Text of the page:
Cowards caught committing acts of cruelty to animals will now face the harshest set of penalties in Australia, with the NSW Nationals in the state government set to dramatically ramp up punishments for animal cruelty offenders, Agriculture Minister Adam Marshall says.
Mr Marshall will introduce notice for legislation this week into State Parliament to increases a massive eight-fold current penalties under the Prevention of Cruelty to Animals Act (POCTA).
He said it was the next step on his crusade against those who neglect, harm or interfere with animals, especially illegal puppy factory operators
“Cruelty towards animals is one of the lowest acts and for too long our penalties here in NSW have lagged behind where they need to be,” Mr Marshall said.
“The new set of measures I’m taking to Parliament dramatically increase both financial penalties and gaol time and introduce new offences to stop people ever being allowed to own, care or breed animals in NSW.
“Most people treat animals with the care they deserve, but unfortunately we know there are people out there doing the wrong thing – committing heinous acts against animals. These changes would enable our enforcement agencies to throw the book at those caught perpetrating cruelty offences.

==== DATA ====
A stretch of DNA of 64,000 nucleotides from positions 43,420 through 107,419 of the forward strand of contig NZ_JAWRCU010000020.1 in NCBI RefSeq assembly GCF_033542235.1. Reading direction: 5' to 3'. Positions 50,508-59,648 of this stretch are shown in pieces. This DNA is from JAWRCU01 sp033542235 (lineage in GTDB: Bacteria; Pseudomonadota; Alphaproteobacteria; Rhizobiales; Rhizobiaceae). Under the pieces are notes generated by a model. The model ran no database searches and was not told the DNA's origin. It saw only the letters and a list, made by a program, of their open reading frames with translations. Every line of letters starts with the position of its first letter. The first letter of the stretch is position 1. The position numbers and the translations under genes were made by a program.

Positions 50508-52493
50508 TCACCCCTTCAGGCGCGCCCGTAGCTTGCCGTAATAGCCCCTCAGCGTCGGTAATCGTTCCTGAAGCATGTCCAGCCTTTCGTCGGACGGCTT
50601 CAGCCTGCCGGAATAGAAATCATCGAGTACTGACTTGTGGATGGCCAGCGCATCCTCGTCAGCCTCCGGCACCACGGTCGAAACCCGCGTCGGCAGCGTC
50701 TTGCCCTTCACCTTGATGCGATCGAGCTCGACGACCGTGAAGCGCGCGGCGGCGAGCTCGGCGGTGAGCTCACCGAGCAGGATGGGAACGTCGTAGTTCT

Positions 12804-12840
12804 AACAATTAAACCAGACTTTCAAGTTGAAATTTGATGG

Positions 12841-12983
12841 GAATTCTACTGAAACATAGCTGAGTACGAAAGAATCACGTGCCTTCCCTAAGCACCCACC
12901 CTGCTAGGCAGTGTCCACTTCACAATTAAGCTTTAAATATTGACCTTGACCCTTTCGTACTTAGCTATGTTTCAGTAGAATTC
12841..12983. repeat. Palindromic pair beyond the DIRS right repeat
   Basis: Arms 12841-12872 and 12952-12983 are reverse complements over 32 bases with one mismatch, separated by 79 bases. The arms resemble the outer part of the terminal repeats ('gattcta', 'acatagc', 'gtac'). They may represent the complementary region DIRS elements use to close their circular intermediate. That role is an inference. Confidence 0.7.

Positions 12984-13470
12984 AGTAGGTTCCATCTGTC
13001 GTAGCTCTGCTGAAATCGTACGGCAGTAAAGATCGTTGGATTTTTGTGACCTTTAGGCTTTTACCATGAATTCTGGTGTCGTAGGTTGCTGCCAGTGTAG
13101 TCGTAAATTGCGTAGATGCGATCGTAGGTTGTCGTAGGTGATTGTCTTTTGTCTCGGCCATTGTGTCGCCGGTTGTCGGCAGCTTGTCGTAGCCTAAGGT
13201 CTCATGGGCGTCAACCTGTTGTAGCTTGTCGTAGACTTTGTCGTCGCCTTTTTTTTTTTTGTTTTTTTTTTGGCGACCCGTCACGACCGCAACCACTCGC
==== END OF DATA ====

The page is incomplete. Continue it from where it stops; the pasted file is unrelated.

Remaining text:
“Courts will have more power to compel people to care for, or surrender their animals, as well as prevent them acquiring more animals while they face charges.
“In some cases, these punishments are more than double that in most other states, so when these laws are passed, NSW will have the toughest set of animal cruelty penalties in Australia.
“Everyone – from those neglecting their pet in the backyard to covert puppy factory grubs – should be on notice from today; do the right thing or face the consequences.”
Mr Marshall said the NSW Nationals in the state government would increase penalties to match community expectations and would work with its enforcement agencies, the NSW Police, RSPCA, and Animal Welfare League, to ensure they are applied.
“Just last month we set up a dedicated unit with the RSPCA to crack down on puppy factories. Now, when they are found, the full force of the law will be felt if they are not complying with both our breeding codes and animal cruelty laws,” Mr Marshall said.
“Our crusade isn’t over. The message is clear, if you abuse animals, or simply fail to care for them, you will get caught and it will cost you.”
The proposed increases would introduce the following penalties:
Cruelty – increased from $5500 fine (current) to $44,000 and/or 12 months’ imprisonment for individuals and $220,000 for corporations for each individual act of cruelty;
Aggravated Cruelty – increased from $22,000 fine (current) to $110,000 and/or 2 years’ imprisonment for individuals and $550,000 for corporations for each individual act;
Fail to Provide Food & Shelter – Increased from $5500 fine (current) to $16,500 and/or six months’ imprisonment for individuals and $82,500 for corporations for each individual act.